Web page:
Financial planning helps travel dreams come true

February 5, 2019

Travel dreams to exotic locales shouldn’t be reserved for the retired. Instead of putting off travel until retirement, splurge on some exciting trips now-while you have the interest, energy, and stamina to enjoy every single moment.

At the beginning of the year, it is natural to spend time thinking about everything that you want to accomplish in the new year. Usually, these goals have a more serious tone (lose weight, save more money, exercise more, get organized). But what about changing it up and resolving to do things that you have always wanted to do but just haven’t set aside the time to do so?

Traveling can be one of those resolutions whether or not you are still working. Start considering travel as a good investment, not something you put off until it’s “bucket list” time. That’s the advice of a non-retired financial planner who recently returned from Antarctica-me. Not only did I come home with memories of penguins and glaciers that I will never forget, I picked up a serious need to start planning my next adventure right now.

Travel dreams to exotic locales shouldn’t be reserved for the retired. Instead of putting off travel until retirement, splurge on some exciting trips now-while you have the interest, energy, and stamina to enjoy every single moment. Come up with a list of places you would like to visit but when prioritizing them, consider putting the more strenuous ones higher on the list when you know you will be able to enjoy them.

Once you have your list of destinations, it’s time to do some research and additional thinking. How much will these trips actually cost (be realistic) and how frequently do you want to travel?  Are you accomplishing your other financial goals (saving for retirement, college for your kids, etc.)?  If you are meeting these primary financial goals, do you have enough “extra” cash flow to allow you to take the trips you want to take when you want to take them or do you need to rethink your destinations or the frequency of your travel? If you need to save for a specific trip, it may make sense to set aside funds on a regular basis to accomplish your goal.  Having a separate savings account for this can be a motivating way to see that you are moving toward your dream vacation.

And, when you are thinking about destinations, be creative. Today, Americans are traveling to faraway lands in record numbers to immerse themselves in new cultures and experiences.  And where is everyone heading? As you can imagine, today’s top destinations include far-flung locales that reflect the eclectic interests of travelers.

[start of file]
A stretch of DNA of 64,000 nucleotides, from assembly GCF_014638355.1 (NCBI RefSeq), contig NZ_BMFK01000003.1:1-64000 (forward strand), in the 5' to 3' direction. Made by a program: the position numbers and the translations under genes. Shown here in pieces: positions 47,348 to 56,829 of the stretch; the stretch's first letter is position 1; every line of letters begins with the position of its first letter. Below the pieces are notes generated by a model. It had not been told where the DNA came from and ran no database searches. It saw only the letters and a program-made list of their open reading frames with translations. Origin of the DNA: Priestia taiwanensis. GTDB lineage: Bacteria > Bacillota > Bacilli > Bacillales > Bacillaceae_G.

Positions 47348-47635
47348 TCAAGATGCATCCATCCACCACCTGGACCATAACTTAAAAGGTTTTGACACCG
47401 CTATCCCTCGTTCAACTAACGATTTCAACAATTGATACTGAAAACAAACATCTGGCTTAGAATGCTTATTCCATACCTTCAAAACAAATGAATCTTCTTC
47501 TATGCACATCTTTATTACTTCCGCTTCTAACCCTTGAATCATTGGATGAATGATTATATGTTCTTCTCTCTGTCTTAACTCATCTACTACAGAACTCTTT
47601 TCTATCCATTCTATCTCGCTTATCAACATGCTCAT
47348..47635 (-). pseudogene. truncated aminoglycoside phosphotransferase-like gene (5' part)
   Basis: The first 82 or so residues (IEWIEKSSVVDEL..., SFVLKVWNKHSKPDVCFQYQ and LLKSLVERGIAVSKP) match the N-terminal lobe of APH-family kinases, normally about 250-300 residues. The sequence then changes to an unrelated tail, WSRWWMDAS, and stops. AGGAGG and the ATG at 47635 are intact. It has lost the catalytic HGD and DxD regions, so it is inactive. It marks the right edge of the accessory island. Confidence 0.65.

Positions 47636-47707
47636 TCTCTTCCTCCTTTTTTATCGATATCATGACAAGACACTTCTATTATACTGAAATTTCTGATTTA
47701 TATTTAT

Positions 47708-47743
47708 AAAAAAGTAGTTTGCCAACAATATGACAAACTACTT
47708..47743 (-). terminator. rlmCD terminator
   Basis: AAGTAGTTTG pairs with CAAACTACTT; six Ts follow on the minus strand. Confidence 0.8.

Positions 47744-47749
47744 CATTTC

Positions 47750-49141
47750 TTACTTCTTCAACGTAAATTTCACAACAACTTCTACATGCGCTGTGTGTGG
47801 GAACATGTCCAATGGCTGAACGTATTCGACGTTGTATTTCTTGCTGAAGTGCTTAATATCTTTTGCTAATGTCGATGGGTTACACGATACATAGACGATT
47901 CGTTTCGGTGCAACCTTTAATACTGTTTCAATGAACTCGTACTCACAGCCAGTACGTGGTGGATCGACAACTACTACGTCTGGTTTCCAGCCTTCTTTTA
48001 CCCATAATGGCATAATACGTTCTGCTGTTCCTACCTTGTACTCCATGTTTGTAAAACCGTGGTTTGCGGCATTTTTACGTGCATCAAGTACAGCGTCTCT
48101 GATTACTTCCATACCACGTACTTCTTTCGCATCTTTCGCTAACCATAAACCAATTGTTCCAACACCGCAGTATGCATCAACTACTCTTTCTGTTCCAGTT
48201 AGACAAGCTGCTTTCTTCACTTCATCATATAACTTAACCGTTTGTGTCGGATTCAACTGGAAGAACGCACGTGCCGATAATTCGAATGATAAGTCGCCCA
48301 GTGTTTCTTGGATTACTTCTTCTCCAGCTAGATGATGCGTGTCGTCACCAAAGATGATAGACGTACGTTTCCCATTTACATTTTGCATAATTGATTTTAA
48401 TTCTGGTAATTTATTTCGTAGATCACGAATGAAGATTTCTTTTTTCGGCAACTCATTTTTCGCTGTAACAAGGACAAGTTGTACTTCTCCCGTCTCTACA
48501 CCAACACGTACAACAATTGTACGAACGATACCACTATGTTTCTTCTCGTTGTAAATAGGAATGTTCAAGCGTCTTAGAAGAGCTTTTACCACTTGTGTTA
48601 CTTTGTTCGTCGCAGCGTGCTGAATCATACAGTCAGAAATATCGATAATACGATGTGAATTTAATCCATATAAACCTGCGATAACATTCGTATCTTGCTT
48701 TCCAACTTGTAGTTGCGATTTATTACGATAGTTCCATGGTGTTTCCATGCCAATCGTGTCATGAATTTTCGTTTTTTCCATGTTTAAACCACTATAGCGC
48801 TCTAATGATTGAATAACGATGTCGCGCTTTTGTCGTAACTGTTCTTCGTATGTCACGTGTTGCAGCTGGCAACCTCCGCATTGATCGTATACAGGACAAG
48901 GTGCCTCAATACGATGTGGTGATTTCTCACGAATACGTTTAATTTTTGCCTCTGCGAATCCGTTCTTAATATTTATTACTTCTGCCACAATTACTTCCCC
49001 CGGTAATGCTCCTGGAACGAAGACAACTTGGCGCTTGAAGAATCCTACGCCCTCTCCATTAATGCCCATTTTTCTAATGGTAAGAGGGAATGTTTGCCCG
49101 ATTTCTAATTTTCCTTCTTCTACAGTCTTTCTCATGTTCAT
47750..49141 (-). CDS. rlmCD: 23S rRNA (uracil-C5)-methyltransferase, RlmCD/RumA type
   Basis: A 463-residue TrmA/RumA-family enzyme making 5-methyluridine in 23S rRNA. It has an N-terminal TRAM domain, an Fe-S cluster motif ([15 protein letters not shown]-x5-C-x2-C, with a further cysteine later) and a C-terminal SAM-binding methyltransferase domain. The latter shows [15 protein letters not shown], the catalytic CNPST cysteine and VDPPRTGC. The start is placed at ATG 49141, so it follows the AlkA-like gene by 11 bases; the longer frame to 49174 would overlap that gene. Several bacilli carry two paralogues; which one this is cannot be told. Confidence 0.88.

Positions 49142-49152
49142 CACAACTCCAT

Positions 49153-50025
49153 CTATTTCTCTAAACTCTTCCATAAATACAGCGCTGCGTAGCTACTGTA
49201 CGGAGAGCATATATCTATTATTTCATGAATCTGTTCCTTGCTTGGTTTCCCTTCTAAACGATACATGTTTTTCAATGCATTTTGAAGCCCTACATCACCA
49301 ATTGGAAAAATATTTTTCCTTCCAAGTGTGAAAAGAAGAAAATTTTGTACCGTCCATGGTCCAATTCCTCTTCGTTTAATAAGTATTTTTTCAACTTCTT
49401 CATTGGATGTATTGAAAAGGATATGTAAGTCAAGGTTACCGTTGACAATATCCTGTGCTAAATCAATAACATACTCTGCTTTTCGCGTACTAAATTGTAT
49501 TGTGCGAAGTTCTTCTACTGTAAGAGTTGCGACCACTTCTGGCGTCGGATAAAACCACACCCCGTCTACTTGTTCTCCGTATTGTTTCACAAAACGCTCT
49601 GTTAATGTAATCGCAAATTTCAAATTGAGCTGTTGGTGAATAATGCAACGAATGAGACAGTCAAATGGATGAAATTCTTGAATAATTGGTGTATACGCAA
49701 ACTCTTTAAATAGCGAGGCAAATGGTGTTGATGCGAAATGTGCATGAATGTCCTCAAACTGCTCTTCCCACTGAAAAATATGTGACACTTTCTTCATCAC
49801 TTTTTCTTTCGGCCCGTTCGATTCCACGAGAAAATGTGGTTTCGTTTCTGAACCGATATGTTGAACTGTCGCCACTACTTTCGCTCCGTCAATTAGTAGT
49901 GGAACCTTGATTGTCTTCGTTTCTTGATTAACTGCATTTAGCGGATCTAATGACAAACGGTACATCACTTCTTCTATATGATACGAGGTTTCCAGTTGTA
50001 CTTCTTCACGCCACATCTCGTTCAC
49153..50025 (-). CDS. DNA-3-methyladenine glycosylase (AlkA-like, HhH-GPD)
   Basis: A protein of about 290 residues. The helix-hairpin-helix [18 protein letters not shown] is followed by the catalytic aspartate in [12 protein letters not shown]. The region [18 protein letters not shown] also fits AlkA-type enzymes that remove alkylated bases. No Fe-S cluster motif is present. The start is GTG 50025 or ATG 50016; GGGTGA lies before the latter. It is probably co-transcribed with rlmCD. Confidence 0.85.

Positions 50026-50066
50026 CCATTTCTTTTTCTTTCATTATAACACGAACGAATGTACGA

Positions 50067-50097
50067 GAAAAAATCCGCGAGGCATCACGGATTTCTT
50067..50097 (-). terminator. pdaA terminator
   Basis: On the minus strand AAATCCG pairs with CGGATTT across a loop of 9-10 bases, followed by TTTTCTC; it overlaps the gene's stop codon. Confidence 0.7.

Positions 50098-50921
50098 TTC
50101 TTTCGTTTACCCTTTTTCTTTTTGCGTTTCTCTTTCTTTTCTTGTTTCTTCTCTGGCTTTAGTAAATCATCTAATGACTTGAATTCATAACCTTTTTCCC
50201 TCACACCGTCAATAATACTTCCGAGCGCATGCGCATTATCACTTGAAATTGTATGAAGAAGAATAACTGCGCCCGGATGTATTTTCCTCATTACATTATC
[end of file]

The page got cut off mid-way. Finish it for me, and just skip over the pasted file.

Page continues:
This list of top overseas destinations ranks 2018’s top travel spots by popularity:

  • Botswana

  • Morocco

  • Iceland

  • Machu Picchu and the Galapagos

  • Sicily

  • Japan

  • Tanzania

  • Croatia, Bosnia and Herzegovina

  • Southeast Asia

  • India

If you still aren’t convinced that travel is a good investment, consider the health benefits associated with checking another destination off your list. Travelers between the ages of 65 and 74 who had just returned from a trip longer than two weeks reported increased invigoration for more than a month after they returned home. That’s empirical proof that the great feelings you experience when you change latitudes really does last.

Maybe the Baby Boomers have decided to pull out a page from the Millennial Handbook. Recent reports show that 47 percent of young adults between 18 and 34 said they would rather spend their money on travel than buy a house. Experiences rather than more things just seem to resonate with everyone and memories are something that will last forever.

So, as you make your list of resolutions for 2019, use your imagination and let your mind wander.  Come up with a list of what you would like to experience, check your finances and then make plans to accomplish one of these trips this year or start saving toward your goal. You’ll be glad that you did! 

Julianne Andrews, MBA, CFP®, AIF®, is a principal and co-founder of Atlanta Financial Associates. She specializes in working with physicians and top executives in the healthcare industry.  Her passion for working with physicians comes from being a pediatrician’s spouse for more than three decades. Her experience as a wealth manager in combination with her first-hand view as the spouse of a physician provide Julie with a deep understanding of the challenges the changing healthcare landscape presents and how they impact a physician’s financial well-being. Julie’s financial acumen has been recognized nationally and she has been featured on Forbes’ list of America’s Top Women Wealth Advisors since 2017 as well as Forbes’ Best-in-State Wealth Advisors since 2018. Julie can be reached at jandrews@atlantafinancial.com